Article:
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  1. This is a great story, and one that should be told. My suggestion is to actually start taking as much of it as you can to the recycling center yourself. And take home a bag every night. Email or write your corporate office and tell them what you’re doing. Even email them an invoice for the cost you incur to dispose of the milk containers. Send it to them every month. Then after a month, call the newspaper or TV station and have them do a story on it. Have all of your numbers in place. How much will it cost for the company to gain a corporate contract with a disposal company, vs. the profit they’ll gain from an amazing ad campaign about their true commitment o the environment, etc. As a former journalist, this would be something I’d write about in an instant. If you can get more employees from other stores to do the same, you’d really have a movement going. Then, they’ll have to listen to you. Stick to your guns. You’ve go a great idea, and a great opportunity to make a real difference. Remember, if you don’t do it…obviously no one else will either. I believe in your cause, now you believe in your commitment to it.
    Fabulous!

  2. This is awesome! I think that it takes someone in every store to maintain programs like this. Great work this is amazing! As a customer I love to hear about how Starbucks employees are helping the environment.

    • clbeyer
    • April 4th, 2008

    Paul, thanks so much for the encouragement.

    Alisa, I’m honored you think this is worthy of being publicized. You inspired to me take my single bag of recyclables home after work tonight. We have space in our bin at home, so why let landfills fill up unnecessarily? It was easy, and it made me feel like I’m walking my talk.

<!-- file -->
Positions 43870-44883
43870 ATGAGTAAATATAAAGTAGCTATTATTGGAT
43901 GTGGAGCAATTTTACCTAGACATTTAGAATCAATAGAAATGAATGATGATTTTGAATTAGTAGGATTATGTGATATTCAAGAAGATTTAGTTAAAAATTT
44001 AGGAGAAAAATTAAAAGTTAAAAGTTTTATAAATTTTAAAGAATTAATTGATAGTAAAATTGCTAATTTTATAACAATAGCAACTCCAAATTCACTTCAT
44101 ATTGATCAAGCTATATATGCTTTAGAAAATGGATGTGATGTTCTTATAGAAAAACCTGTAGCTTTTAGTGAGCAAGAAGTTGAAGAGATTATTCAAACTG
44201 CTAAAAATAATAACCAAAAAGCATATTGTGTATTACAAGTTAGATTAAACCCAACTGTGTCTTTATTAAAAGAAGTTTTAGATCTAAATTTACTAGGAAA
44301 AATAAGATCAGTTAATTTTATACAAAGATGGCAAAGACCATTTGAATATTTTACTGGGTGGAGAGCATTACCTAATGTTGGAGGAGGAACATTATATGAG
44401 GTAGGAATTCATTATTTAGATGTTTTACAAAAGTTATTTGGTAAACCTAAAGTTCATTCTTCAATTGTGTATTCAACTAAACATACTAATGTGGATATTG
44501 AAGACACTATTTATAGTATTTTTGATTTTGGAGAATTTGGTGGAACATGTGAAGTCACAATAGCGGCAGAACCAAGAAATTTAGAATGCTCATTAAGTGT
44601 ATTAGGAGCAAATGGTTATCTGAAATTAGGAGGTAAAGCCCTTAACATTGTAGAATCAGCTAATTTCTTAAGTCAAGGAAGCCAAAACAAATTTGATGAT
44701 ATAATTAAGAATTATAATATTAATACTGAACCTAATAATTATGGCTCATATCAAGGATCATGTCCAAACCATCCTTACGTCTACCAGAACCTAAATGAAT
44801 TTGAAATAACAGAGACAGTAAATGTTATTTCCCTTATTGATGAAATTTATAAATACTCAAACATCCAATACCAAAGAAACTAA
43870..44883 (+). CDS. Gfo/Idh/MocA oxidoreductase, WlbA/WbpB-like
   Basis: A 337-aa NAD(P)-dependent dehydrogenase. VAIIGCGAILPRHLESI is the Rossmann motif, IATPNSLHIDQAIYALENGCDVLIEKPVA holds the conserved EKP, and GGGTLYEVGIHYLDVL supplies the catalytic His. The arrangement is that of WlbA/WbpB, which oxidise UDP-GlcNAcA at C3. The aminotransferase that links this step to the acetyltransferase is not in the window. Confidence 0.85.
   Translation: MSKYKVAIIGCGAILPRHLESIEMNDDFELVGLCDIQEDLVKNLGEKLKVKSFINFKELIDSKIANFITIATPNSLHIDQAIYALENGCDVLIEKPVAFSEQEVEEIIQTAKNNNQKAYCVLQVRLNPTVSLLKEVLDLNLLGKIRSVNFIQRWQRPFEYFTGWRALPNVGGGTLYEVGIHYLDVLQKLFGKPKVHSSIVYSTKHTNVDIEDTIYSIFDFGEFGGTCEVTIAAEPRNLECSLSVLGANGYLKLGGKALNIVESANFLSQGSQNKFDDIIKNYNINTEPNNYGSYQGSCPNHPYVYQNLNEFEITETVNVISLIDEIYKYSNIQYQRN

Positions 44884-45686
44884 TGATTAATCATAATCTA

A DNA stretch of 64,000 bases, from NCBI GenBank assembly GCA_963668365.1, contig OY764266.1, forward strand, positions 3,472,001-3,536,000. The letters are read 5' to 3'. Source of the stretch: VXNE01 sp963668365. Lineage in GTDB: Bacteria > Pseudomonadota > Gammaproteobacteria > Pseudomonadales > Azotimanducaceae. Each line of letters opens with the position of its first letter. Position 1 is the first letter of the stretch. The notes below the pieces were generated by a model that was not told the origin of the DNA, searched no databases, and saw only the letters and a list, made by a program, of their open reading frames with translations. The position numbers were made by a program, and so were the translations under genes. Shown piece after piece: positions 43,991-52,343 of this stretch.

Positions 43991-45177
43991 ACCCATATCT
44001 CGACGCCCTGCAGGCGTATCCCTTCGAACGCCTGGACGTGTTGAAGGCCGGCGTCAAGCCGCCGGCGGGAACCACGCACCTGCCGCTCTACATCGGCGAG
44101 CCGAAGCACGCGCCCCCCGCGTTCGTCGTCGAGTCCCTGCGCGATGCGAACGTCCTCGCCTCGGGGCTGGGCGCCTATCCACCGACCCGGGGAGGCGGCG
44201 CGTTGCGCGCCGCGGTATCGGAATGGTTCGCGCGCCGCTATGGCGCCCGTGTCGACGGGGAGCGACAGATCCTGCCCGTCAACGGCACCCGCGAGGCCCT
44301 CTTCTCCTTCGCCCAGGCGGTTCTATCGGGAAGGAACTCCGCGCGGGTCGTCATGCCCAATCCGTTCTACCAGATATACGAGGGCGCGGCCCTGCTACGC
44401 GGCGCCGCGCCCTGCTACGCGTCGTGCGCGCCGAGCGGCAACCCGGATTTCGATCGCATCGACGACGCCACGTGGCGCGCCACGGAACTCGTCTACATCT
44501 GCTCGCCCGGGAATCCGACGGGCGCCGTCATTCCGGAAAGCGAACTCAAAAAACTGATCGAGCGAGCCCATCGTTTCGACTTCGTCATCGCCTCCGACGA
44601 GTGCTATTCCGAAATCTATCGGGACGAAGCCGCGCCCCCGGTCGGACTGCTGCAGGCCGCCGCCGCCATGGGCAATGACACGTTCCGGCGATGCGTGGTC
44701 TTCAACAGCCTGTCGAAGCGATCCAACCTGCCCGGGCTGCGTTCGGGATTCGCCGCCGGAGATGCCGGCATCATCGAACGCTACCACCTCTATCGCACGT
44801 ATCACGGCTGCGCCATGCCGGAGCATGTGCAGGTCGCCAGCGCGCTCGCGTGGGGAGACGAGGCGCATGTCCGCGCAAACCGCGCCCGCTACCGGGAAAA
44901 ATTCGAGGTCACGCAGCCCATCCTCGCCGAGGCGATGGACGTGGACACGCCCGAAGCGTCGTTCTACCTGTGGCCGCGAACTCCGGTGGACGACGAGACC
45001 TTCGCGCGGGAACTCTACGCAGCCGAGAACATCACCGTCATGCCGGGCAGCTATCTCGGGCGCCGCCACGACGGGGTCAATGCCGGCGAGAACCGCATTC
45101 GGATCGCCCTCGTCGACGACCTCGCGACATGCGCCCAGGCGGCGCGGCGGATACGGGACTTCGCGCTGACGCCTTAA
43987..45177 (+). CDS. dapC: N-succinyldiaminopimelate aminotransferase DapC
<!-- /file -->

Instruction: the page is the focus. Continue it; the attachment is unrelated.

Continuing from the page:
Thank you both for taking the time to read my post!

    • Margret
    • April 4th, 2008

    Hi Carrie,
    I think it’s a great idea! Did you consider calling 311 (the city) and asking them for some of those “big blue”s? I have 2 at my house and it’s such a convenience that they pick it up very other week!

    • jeff epstein
    • May 30th, 2008

    I find your post very interesting – I am curious what region you are in? In some areas the reduction in cost hauling/landfill fees could offset the recycling cost – which the landlord should be taking into account (frankly, Starbucks as a coveted tenant should have a lot of clout with commercial landlords). I am a beverage entrepreneur in the Pacific NW and I have shifted my focus to sustainability projects and technologies that relate to the beverage industry, including voluntary recycling models. I have been studying Starbucks, among others, as I have some environmentally friendly packaging technologies, as well as recycling concepts that I am developing – with the intent to pitch them to Starbucks as well as some bottled beverage companies. I live in Oregon, which is a “green” state, and the plastic behind the counter does get recycled here…. but all of the cold cups (which are recyclable) and hot cups (which are not recyclable except for the lids) get thrown out still – the customer is not given the option to recycle. I’m curious if you have any update to your story, or if you have more that you can share…